These climbs, together with extensive canyon hiking and glacier study, were largely exploratory in nature, rather than for the goal of overcoming of sheer difficulties as seems more common now. But three, at least, of Doc Fryxell’s climbs still rank as significant technical achievements. The first ascent of Mount Owen in 1930 with Underhill, Henderson and Smith was a landmark climb, for the peak remains today as perhaps the most difficult of the Teton peaks. His second ascent, in one day, of the east ridge of the Grand Teton in 1934 with Fred Ayres, with little or no information on the route, still seems a remarkable accomplishment.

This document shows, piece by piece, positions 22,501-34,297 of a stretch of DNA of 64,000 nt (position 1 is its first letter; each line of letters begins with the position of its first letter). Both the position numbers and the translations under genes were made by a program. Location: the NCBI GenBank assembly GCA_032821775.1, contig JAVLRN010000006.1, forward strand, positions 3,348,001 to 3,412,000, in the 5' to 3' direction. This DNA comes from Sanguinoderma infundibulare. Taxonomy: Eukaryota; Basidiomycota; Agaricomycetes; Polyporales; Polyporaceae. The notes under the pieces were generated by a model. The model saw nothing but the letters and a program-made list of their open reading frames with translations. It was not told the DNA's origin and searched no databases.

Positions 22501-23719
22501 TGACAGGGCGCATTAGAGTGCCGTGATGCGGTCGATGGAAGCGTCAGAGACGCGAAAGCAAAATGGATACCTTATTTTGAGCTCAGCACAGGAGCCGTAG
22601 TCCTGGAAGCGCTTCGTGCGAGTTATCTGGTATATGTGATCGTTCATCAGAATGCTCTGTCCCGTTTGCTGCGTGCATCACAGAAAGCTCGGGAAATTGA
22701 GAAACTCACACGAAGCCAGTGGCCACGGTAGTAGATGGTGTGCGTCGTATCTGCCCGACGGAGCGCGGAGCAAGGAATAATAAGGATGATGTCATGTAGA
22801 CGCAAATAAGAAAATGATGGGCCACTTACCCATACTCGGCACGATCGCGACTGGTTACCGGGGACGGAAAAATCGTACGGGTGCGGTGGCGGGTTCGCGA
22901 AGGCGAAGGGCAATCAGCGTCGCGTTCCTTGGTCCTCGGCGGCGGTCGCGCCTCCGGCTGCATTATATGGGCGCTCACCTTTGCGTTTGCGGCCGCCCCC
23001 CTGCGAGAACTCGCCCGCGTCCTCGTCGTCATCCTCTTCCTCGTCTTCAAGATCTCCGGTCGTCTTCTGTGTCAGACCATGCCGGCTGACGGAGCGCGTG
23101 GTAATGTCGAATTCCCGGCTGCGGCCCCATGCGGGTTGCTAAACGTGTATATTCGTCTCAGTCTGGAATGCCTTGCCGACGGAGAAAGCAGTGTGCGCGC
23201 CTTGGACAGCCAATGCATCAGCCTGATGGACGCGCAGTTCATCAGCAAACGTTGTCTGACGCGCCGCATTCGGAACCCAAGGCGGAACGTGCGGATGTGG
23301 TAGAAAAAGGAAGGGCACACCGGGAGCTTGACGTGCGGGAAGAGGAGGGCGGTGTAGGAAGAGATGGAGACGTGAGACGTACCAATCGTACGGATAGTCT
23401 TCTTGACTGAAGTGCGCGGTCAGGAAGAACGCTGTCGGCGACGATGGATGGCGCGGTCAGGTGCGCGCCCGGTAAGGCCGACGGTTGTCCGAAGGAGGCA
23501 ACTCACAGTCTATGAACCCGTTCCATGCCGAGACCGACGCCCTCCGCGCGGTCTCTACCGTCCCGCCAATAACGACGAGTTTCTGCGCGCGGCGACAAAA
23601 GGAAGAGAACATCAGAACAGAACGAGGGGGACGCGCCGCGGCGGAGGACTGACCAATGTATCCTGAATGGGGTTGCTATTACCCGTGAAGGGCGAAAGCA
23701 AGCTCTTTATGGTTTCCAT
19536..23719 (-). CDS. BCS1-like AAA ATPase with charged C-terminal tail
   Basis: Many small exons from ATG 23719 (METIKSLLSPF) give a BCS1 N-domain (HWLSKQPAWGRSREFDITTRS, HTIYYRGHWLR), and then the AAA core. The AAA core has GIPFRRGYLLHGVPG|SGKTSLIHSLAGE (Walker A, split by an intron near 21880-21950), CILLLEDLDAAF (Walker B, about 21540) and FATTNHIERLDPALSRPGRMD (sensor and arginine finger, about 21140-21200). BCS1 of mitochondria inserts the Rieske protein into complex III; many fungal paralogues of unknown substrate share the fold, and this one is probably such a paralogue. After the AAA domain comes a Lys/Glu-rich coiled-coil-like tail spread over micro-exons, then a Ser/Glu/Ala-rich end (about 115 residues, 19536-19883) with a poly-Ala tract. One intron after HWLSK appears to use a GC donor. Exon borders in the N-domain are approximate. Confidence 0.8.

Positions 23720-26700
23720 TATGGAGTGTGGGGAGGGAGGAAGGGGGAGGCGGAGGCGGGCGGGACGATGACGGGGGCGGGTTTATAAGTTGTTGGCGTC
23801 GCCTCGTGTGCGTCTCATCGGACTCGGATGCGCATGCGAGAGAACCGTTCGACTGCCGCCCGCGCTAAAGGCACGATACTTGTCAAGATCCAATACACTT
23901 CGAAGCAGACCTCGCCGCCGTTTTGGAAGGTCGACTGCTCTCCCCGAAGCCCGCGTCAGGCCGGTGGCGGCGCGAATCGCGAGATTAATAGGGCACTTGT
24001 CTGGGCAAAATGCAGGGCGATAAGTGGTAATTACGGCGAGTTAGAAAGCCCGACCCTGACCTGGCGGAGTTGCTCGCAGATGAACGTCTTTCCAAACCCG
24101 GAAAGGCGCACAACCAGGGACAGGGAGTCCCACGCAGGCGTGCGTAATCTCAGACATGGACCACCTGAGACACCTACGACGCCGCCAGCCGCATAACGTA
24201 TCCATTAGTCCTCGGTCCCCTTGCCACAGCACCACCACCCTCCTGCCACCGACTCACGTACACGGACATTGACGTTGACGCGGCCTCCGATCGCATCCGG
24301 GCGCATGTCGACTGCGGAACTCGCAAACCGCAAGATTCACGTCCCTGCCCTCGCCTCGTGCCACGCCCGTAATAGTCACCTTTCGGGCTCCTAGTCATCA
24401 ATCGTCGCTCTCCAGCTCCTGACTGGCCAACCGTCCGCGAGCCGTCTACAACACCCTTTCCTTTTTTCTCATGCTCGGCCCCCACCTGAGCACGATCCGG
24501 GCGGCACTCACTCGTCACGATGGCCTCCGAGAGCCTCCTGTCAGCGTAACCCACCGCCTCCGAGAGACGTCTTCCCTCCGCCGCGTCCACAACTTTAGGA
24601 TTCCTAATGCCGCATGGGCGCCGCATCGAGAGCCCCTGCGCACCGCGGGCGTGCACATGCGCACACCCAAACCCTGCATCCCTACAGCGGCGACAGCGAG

But truly impressive in imaginative pioneering was his climb of the north ridge of the Grand Teton with brilliant Robert L.M. Underhill. In this climb they were perhaps a generation ahead of their time. It was a clear technical step forward, the most difficult alpine ascent yet completed in the United States. It stands today as the classic among a dozen great Teton alpine climbs. To comprehend fully the accomplishment of Underhill and Fryxell in 1931, let a modem climber try the ascent with their equipment: Underhill used Tricouni nailed boots, while Doc’s smooth-soled work boots had one composition sole and one leather sole. It was an extraordinary climb, and Underhill, in writing of the climb, related that Fryxell “… raced up the rocks of the grandstand in his usual fashion, showing the same dexterity and speed that on our frequent ropeless climbs had regularly left me well in the rear.”